I have been trying to eat well/’clean’, for the past couple of years; it’s still a struggle and a process to find alternatives for refined/processed food, but it’s happening. So, I read about “2 ingredient cookies” by Blogilates (a totally awesome blog, BTW). It sounded too awesome to be true — and, in some respects, it was. The first time I made them, they were mushy and had this weird banana after taste (surprise, surprise?). They were okay, but they weren’t enough for me to give up ‘normal’, full fledged cookies.

Today, I read about reports talking about the dangers of processed white sugar. Apparently, it’s horrible*. I knew that, but now studies are directly linking it with some serious conditions (eg. diabetes, and heart disease). So… I decided to tackle the Blogilates recipe again.

I used her recipe as a base – and I think it’s perfect for that. You have the banana which acts as the glue, and the oats which act like the flour. From that stage, you can add ANYTHING you want!

So, I decided to go and take 1/2 a banana and 1/2 cup of oats together. I then added 1/4 teaspoon cinnamon, and a dash of vanilla extract.

That should give it some flavor, but then I remembered how the cookies were a bit soft, and I like crunchy cookies! So I went into our cereal cardboard and got some cereal that had bran flakes, puffed oats etc. and mixed it in. I also remembered that we had sunflower seed butter and decided to add that in to deepen the flavor (I’m sure peanut butter would work the same way).

This is the cookie 'batter'.

This is the cookie ‘batter’.

Finally, I added in a few chocolate chips because I’ve been craving chocolate and knew I would binge on it if I prolonged the torture any longer.

I plopped the (six) cookies on aluminum foil and slipped it into a toaster oven set, preheated 350F, for 20 minutes.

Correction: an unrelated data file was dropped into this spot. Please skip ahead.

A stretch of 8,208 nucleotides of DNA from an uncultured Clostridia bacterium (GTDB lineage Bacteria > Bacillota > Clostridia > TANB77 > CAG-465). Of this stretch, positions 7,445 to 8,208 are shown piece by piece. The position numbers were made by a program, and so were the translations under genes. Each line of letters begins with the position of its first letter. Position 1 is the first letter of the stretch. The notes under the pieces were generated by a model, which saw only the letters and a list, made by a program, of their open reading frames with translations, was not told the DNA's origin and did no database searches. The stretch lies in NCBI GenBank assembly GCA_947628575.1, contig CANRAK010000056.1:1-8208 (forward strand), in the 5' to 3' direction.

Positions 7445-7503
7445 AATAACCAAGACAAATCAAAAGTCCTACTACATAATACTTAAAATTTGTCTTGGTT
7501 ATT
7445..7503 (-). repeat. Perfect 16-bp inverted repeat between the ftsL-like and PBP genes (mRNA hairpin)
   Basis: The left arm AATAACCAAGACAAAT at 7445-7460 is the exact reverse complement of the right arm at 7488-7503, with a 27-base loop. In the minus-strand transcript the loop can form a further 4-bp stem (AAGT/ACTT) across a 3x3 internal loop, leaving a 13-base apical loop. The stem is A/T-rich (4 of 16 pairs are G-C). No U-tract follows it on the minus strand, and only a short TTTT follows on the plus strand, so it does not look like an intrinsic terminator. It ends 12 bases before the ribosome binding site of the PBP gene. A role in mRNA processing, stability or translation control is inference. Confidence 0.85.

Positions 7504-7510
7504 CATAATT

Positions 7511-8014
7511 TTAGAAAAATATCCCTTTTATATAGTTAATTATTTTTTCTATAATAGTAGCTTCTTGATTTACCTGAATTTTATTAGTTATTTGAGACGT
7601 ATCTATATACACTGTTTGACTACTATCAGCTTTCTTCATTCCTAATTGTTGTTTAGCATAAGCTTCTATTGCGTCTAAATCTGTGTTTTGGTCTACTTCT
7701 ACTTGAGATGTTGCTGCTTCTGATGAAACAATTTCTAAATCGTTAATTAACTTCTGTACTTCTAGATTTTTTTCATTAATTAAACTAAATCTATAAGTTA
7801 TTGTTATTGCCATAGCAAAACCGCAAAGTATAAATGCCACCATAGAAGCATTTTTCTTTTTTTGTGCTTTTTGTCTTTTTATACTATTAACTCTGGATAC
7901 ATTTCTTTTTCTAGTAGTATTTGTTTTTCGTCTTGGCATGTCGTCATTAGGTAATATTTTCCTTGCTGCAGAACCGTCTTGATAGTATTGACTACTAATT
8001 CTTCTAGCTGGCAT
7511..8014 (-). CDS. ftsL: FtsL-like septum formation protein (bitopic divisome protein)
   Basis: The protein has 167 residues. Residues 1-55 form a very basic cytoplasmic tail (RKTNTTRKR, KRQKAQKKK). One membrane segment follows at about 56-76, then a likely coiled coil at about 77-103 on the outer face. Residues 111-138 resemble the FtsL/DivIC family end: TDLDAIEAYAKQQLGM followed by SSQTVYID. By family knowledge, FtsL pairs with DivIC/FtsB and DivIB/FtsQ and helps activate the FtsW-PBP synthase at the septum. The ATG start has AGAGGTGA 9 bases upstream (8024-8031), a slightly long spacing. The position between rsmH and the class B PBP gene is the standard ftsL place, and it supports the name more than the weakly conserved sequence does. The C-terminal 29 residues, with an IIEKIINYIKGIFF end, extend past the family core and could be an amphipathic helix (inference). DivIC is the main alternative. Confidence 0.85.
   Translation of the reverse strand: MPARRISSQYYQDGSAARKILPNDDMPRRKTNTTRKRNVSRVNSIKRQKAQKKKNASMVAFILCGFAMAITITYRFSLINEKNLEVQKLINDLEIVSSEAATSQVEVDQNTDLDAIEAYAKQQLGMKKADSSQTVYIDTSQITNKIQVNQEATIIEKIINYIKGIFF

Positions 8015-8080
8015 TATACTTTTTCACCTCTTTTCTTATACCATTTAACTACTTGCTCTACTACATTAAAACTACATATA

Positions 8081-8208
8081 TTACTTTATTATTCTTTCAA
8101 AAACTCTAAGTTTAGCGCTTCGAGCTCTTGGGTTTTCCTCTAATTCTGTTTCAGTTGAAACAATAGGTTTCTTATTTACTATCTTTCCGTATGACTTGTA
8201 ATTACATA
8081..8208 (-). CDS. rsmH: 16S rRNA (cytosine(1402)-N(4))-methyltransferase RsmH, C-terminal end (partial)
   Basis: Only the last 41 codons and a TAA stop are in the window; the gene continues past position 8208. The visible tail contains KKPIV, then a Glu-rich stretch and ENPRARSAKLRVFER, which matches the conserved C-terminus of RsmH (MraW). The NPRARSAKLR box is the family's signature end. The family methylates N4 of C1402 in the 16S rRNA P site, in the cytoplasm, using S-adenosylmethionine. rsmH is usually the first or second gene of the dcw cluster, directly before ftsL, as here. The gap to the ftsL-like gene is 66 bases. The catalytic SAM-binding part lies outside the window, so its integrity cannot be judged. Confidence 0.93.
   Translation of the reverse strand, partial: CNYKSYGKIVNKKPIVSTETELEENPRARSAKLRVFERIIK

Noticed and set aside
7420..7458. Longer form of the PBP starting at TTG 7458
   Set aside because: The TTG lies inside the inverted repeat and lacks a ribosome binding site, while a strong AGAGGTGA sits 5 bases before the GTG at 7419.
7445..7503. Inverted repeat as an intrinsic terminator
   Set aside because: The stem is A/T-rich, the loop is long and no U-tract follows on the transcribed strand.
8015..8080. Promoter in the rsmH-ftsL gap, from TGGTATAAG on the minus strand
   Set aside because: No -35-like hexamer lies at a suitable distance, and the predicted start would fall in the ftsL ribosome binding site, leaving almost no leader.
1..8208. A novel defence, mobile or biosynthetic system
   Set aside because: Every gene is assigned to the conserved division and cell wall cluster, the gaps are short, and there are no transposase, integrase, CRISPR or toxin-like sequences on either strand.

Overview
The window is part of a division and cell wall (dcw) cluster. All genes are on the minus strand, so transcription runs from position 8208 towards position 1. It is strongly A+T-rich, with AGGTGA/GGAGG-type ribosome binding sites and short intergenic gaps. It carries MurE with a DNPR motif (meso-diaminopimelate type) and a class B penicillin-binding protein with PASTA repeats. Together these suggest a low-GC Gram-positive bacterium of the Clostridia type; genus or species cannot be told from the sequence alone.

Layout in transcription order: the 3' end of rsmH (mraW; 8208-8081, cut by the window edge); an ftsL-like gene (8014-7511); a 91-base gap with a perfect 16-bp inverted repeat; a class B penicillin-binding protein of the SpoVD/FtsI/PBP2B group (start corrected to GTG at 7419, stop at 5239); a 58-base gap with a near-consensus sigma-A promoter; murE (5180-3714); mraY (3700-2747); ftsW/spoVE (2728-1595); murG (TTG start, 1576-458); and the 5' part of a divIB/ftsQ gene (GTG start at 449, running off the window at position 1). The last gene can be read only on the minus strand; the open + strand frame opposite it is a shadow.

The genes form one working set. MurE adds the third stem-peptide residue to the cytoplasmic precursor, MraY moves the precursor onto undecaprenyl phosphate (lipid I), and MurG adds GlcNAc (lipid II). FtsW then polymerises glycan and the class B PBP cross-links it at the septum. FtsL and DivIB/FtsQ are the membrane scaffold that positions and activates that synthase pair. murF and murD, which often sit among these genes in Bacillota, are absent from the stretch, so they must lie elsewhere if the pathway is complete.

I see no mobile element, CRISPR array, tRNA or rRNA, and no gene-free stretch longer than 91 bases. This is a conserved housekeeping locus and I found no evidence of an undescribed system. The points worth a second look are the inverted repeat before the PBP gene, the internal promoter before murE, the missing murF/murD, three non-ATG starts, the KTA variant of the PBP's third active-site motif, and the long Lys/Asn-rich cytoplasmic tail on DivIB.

Off they go!

Off they go!

And… Ta-Dah!

The final product!

The final product!

Totally different from the first time, these were crunchy and the cinnamon and vanilla gave it fragrance. The banana was totally hidden and just acted as a binder. (If you don’t want them crunchy, bake for less time.)

Now… here comes the amazing bit.

My brother and his friend are over at my house, playing on the computer downstairs. They paddle upstairs and go into the kitchen looking for chips, cookies and pop. Forcing my brother to eat a salad or oatmeal is like pulling teeth. I told them to try the cookies I made, and they went “okay!”.

them: “Are these homemade?”

me: “yes”

them: “Are they fresh?”

me: “just took them out 2 minutes ago”

(I love how they have such qualifications for the food they eat…)

and then….

“Wow! These are great!”

My eyes went like this: O.O. I thought they were great, a good alternative to ‘normal’ cookies, but definitely not something I saw my brother eating.

I asked them, “you know these are healthy right?”